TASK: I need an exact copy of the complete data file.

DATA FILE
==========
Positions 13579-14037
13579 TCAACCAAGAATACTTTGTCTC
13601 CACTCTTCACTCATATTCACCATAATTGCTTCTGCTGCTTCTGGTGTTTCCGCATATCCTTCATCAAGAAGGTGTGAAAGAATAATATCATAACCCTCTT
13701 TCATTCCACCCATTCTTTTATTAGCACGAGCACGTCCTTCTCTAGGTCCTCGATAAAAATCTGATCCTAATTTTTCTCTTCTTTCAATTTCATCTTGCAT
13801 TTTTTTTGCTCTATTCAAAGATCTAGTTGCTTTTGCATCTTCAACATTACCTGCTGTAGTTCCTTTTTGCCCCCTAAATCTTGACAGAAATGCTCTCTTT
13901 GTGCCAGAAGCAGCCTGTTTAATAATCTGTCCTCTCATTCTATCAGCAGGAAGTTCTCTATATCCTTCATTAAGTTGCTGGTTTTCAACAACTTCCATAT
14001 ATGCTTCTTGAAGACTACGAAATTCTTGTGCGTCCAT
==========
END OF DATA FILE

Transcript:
Positions 13579-14037
13579 TCAACCAAGAATACTTTGTCTC
13601 CACTCTTCACTCATATTCACCATAATTGCTTCTGCTGCTTCTGGTGTTTCCGCATATCCTTCATCAAGAAGGTGTGAAAGAATAATATCATAACCCTCTT
13701 TCATTCCACCCATTCTTTTATTAGCACGAGCACGTCCTTCTCTAGGTCCTCGATAAAAATCTGATCCTAATTTTTCTCTTCTTTCAATTTCATCTTGCAT
13801 TTTTTTTGCTCTATTCAAAGATCTAGTTGCTTTTGCATCTTCAACATTACCTGCTGTAGTTCCTTTTTGCCCCCTAAATCTTGACAGAAATGCTCTCTTT
13901 GTGCCAGAAGCAGCCTGTTTAATAATCTGTCCTCTCATTCTATCAGCAGGAAGTTCTCTATATCCTTCATTAAGTTGCTGGTTTTCAACAACTTCCATAT
14001 ATGCTTCTTGAAGACTACGAAATTCTTGTGCGTCCAT